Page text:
In this small Indiana town, soldiers receive free soda, haircuts and buckets of admiration. People who try to volunteer and are physically unfit to do so get ostracized and beaten up on the sidewalk for no adequately explained reason. "We'll teach you to be too sickly to fight!" It's a reminder that the American Dream tends to be overshadowed by the hammerheads that populate the American reality. It's a nice story that fills its eight pages and doesn't overstay its welcome. Not to sound like a broken record, but the art is quite good, and perfectly suited for this quiet, character-based story.
Weapon Omega (part 6 of 12)
Michael Pointer, the host of the Collective and the new Guardian of Omega Flight (the Canadian-based Initiative branch), is all kinds of messed up. Meanwhile, USAgent is reporting various goings-on to Iron Man, while simultaneously going behind Stark's back to investigate the barrels of things that don't feel right about Omega Flight.
More than any other story in this issue, this is the one that makes me want to go find the rest of the issues. Not much happens in this issue, but the story being told sounds like an interesting one. And, say it with me now, "The art is great." Di Vito's been knocking around Marvel for a few years, and he delivers the good job I've come to expect from him.
All in all, this comes out on the high end of what an anthology title can do. It's inconsistent, and definitely rewards a long-term commitment. But there's variety to be had, and even the bad story was pretty to look at. Hopefully this will be around for a good long time. Borrow this; if a particular storyline grabs you, there's always (presumably) the trade later on.
New Avengers #38
Writer: Brian Michael Bendis
Artist: Michael Gaydos
Colorist: Jose Villarrubia
Letterers: RCV and Comicraft's Albert Deschesne
Cover: Marko Djurdjevic
Review: Dan Toland
The New Avengers found themselves a Skrull, leading them to believe that a full-scale invasion has begun. Luke Cage suspects the Mighty Avengers' Tony Stark of being a Skrull in disguise, for largely the same reason a good size chunk of fandom does (his sudden and dramatic transformation into a total wanker).
During a battle at Doctor Strange's Sanctum Sanctorum, the Avengers took out a huge pile of bad guys, but Stephen Strange lost his home and his magical abilities in the process. Finally, Jessica Jones ran from the battle, with her baby in tow, realizing that exposing her to massive supervillain battles is probably not the ideal way to raise her. She finds asylum with the pro-registration Avengers, which is pretty much guaranteed to raise Luke's blood pressure to unforeseen heights.
And it does.
On one hand, this is a bit of a breather issue after the massive battle in Greenwich Village; however, at its heart, this is a very powerful character-based dramatic story about a marriage in very sudden, very serious trouble. This issue is a huge success in that both sides of the issue come across: by running to the Mighty Avengers and registering, Jessica is betraying everything that Luke and the New Avengers fought for in the civil war. However, the fugitive lifestyle, where bad guys can (and did) come crashing through the front door at any moment, is the worst possible situation a child can be in. And when you have a child to consider, everything — your principles, your pride — have to go out the window; you bite the bullet and do whatever you have to do to make sure that she's in a safe place.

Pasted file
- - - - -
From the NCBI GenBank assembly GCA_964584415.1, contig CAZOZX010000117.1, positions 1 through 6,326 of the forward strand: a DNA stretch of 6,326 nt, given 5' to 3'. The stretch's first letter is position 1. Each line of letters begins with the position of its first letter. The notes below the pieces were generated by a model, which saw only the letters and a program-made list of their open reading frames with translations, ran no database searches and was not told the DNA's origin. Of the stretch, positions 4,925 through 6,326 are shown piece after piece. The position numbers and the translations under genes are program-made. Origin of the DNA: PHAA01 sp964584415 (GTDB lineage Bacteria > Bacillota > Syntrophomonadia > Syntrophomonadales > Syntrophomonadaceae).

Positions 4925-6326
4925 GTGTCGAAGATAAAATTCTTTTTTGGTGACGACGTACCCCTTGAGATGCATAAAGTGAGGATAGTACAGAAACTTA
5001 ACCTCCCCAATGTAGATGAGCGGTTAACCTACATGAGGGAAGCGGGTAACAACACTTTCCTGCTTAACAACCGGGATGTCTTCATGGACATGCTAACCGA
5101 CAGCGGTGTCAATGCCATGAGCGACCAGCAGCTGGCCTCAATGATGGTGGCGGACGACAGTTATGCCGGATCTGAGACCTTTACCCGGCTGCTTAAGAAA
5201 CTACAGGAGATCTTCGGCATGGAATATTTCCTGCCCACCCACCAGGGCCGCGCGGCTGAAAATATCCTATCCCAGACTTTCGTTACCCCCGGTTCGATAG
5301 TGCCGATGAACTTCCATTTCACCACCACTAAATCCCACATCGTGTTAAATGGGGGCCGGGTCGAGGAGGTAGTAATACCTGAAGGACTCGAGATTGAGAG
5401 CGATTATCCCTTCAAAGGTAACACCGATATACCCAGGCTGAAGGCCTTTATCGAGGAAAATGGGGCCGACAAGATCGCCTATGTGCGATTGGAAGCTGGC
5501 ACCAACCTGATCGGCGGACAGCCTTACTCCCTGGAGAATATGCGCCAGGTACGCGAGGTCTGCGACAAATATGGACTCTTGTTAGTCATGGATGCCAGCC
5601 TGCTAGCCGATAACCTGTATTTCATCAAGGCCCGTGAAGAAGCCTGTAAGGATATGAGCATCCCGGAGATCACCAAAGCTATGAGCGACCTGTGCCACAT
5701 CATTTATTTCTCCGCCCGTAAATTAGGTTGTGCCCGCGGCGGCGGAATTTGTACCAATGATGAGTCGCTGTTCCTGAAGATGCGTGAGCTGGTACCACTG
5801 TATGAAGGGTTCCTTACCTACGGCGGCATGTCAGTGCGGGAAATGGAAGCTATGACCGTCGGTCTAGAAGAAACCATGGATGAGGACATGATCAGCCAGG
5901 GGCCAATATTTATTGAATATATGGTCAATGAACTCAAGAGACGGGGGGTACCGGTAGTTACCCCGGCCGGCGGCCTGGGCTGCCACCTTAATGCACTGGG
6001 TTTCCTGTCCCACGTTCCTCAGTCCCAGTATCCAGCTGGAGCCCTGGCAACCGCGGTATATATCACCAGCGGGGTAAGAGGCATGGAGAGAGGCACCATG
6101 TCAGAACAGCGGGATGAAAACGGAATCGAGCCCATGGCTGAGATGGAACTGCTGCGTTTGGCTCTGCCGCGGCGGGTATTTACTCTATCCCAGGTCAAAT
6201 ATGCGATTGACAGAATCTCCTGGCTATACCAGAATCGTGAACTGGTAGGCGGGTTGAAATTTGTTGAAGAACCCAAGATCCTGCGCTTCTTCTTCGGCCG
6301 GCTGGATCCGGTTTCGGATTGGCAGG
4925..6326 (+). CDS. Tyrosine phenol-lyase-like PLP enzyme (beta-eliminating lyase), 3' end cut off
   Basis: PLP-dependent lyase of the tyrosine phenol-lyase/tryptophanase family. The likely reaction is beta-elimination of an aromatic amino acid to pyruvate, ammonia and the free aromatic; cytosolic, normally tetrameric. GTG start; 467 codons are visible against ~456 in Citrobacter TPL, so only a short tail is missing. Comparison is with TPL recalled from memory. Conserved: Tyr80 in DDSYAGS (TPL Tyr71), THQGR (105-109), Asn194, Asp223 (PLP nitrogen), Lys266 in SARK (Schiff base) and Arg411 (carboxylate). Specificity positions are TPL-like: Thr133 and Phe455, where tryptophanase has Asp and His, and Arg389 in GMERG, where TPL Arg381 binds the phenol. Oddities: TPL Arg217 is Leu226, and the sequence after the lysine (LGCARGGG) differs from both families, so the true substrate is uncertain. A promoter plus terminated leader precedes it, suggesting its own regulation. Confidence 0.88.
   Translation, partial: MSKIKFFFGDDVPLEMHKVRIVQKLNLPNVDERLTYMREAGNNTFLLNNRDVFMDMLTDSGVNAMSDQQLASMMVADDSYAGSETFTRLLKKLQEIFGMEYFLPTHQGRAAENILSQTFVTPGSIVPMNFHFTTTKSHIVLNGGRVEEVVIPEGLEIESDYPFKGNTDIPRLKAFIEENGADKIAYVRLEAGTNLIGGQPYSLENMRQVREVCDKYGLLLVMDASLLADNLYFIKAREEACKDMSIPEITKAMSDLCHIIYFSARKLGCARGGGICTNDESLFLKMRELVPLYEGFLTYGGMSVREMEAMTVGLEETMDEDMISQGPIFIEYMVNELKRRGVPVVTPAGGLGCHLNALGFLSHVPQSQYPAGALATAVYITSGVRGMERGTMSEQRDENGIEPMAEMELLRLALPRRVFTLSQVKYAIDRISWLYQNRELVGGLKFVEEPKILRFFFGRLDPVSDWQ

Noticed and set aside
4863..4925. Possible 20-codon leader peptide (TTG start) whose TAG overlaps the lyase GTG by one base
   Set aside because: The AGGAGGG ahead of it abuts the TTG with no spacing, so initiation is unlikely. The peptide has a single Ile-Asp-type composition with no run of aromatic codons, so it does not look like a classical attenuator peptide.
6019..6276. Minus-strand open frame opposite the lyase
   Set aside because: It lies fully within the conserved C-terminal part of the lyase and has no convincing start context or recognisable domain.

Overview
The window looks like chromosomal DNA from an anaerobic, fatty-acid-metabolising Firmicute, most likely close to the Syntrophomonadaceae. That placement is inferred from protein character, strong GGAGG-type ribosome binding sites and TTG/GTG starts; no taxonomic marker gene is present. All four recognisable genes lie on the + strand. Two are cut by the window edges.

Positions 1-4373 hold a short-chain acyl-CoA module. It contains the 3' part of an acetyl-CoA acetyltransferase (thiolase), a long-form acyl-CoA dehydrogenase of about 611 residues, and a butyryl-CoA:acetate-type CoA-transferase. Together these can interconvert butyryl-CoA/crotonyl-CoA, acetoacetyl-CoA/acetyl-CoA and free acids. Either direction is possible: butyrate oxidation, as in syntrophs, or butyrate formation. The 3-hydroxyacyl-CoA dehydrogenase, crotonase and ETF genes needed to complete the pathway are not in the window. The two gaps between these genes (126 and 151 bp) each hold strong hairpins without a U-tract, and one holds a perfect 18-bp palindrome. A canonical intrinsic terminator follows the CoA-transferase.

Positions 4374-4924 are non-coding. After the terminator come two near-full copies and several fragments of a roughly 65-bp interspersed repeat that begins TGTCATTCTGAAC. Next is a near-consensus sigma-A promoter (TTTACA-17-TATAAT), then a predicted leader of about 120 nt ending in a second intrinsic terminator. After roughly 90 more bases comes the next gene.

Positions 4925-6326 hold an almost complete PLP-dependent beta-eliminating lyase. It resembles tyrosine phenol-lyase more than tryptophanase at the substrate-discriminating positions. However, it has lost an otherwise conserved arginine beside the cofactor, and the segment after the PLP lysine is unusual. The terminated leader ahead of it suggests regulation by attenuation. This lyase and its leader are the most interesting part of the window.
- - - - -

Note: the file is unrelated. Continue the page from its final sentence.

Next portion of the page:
Bendis does a brilliant job with this. He's able to have it both ways; neither Luke nor Jessica comes across as being 100% right or wrong. Both have valid arguments. And they're both kind of acting like assholes. There are no jokes, no snarky one-liners. The dialog comes across as completely natural, and the fight sounds like an actual married couple having a fight: when Luke brings up Captain America's death during an emotional point, it sounds appropriately dramatic, but it's also a total cheap shot designed purely for emotional manipulation. It's not nice and it's not something to be proud of, but that is what couples do in a fight. And when Jessica totally ignores it and launches into some emotional manipulation of her own, rather than pausing dramatically at the mention of Steve's death — which is what most writers would have her do at that point — it just adds to the verisimilitude.
The art is pretty good. Gaydos' people look like people, and not people-shaped costumes, which is always a big plus in my book. I'm especially fond of his Jessica: she's average-looking, leaning towards pretty, but not the drop-dead gorgeous bombshell usually seen in comics. And his New York is beautiful. The colors are muted, and although nothing was ever said in the dialog, this really seems to be taking place very early in the morning; it's still dark, but there's an orange wash over everything outside. It's very stunning.
You're not going to see something like this in comics very often. Usually, after a few months of battles and intrigue, you get a quiet breather issue. This is quiet, but there's no girl talk or baseball or practical jokes or the usual inconsequential, dialog-driven filler. This is something that could have repercussions for years to come, as Luke has to decide if he wants to hold onto his principles or his family. This is powerful stuff. Buy it.
Nova Annual #1
Writers: Dan Abnett and Andy Lanning
Pencilers: Mahmud A. Asrar, Wellinton Alves and Klebs
Inkers: Juan Vlasco and Nelson Pereira
Colorist: Guru eFX
Letterer: VC's Cory Petit
Cover: Nic Klein
Richard Rider, current dome bearer of the golden-helmed Nova Corps, has been working long and hard to aid the Kree in their resistance against the Phalanx. He's been infected with the consciousness-manipulating Transmode Virus, and thus far has been successful in overcoming its influence. Ultimately, though, it's going to be a losing battle and the intergalactic warrior is eager to find a cure as soon as he can. Now, with the aid of Knowhere, a scientific research facility located at the edge of time and space, he's searching the past and the future for that cure.